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Suffolk's WASPI women a step closer to compensation over pension inequality after Parliamentary and Health Service Ombudsman's finding

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Members of Suffolk’s Women Against State Pension Inequality (WASPI) group has called out the government after a Parliamentary and Health Service Ombudsman (PHSO) ruling.

The first stage of the investigation concluded there had been maladministration by the Department of Work and Pensions (DWP) and it had been too slow to communicate to 1950s women about their state pension age increases.

WASPI was formed in 2015 after the government passed the 2011 Pension Act to accelerate the phased increase of women’s pension age to 65, to in line with men, from 2020 to 2018.

The ombudsman ruling could help WASPI women move a step closer to compensation from the government for its campaigners. Picture submitted.
The ombudsman ruling could help WASPI women move a step closer to compensation from the government for its campaigners. Picture submitted.

The group say around 3.8 million women were affected by the 2011 changes - though some managed to cope with the longer working life, for some it was a massive struggle.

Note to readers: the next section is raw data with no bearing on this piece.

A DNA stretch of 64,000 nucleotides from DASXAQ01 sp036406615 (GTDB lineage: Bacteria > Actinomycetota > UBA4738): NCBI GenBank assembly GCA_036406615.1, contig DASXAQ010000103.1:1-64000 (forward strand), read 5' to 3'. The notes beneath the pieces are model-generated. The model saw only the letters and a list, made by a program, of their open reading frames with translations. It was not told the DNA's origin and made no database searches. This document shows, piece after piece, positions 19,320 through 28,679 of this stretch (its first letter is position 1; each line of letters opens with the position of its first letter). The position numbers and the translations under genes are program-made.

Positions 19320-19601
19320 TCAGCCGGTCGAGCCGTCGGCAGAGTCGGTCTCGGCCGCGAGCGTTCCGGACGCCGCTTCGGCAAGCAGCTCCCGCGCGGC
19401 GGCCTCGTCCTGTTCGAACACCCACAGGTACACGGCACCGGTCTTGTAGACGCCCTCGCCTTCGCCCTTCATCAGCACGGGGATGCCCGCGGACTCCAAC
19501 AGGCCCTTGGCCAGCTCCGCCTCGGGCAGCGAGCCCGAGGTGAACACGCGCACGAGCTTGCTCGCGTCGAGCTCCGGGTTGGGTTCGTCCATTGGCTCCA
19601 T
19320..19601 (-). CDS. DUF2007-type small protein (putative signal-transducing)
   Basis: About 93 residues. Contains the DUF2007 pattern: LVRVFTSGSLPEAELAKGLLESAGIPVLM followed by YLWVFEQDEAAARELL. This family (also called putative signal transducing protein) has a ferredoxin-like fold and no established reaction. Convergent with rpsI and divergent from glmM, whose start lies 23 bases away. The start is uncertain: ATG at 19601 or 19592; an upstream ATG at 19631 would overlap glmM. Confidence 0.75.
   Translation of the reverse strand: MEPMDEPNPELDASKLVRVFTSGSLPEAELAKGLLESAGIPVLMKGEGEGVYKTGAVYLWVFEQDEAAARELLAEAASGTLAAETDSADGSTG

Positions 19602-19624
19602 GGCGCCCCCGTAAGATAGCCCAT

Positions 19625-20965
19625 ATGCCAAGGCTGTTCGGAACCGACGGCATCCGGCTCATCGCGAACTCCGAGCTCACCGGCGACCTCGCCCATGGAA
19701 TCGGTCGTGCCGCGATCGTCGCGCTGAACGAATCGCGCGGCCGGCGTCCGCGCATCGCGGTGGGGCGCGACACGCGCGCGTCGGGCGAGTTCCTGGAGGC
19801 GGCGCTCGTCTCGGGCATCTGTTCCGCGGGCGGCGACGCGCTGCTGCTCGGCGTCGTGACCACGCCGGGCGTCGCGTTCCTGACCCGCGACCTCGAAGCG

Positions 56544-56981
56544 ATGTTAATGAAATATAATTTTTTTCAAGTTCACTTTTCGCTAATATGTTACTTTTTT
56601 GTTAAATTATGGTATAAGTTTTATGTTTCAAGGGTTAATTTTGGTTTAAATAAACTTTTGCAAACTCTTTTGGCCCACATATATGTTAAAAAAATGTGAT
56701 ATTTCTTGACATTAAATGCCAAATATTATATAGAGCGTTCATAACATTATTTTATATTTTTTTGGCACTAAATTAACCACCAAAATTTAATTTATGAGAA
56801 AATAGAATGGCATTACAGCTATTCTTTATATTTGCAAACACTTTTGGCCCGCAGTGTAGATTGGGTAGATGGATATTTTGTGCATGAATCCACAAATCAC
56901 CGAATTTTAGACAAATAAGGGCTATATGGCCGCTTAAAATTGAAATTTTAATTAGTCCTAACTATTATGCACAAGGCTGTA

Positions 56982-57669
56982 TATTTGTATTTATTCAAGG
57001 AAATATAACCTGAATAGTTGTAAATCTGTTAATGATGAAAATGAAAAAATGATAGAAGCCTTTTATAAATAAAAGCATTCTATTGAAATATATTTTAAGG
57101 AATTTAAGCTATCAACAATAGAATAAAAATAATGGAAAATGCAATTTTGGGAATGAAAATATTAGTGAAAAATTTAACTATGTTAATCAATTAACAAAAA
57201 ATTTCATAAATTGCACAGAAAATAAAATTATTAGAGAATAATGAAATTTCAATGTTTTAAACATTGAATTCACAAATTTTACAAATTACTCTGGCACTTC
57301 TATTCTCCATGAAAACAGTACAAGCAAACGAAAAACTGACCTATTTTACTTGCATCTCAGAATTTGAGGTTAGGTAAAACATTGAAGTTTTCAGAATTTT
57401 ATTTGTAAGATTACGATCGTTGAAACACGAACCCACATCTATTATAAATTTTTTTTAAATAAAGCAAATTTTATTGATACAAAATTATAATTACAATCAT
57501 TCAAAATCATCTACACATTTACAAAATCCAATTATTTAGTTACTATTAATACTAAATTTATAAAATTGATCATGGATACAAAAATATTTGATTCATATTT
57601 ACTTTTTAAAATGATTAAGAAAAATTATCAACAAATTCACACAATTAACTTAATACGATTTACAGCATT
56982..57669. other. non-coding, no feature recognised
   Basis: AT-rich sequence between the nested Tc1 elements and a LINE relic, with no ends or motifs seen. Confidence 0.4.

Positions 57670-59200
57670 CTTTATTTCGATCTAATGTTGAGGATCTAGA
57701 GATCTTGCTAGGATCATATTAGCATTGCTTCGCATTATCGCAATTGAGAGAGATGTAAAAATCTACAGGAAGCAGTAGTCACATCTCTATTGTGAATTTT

Karen Sheldon, WASPI Suffolk Group Coordinator, said: “The report is a landmark moment for us because it has been a long time coming and is a vindication of what the campaign has been saying for years.

“It is time now for the government to accept this and act in good reasonable behaviour really to compensate our women for this.”

The retirement age for both men and women now is 66, after it was raised in October 2020.

Elizabeth Morgan, a member of WASPI from Bury St Edmunds, said: “After missing out on my pension for six years and no notice to allow me to prepare for this shortfall, it was very gratifying to have the PHSO make a finding of maladministration by the DWP.

“We knew this was the case but I remain angry that we have been ignored by this government with no recognition of our plight.”

Stage two of the PHSO investigation will now consider whether the failings identified led to an injustice for those involved, but WASPI members feel with the first stage findings it is time for the government to act.

Pauline Stammers, a Great Barton WASPI member, said: “We believe we should not have to wait any longer. We are calling on the Government to agree fair and adequate compensation for those affected rather than allow what has become a vicious cycle of Government inaction to continue.”

Karen said the Suffolk group and WASPI as a whole would not relent after this first victory and would carry on to get what she feels all the women deserve.

She said: “There are a lot of very angry women out there feeling that it took this long to get to this stage after it had been swept under the carpet by the government and ignored.

“The goalposts were moved for so many women who were planning their retirements, so the ideal scenario for the end of this now is for compensation to be paid.

“It has not just impacted the women involved but also their families as well, so we wait to hear from the government about this.”

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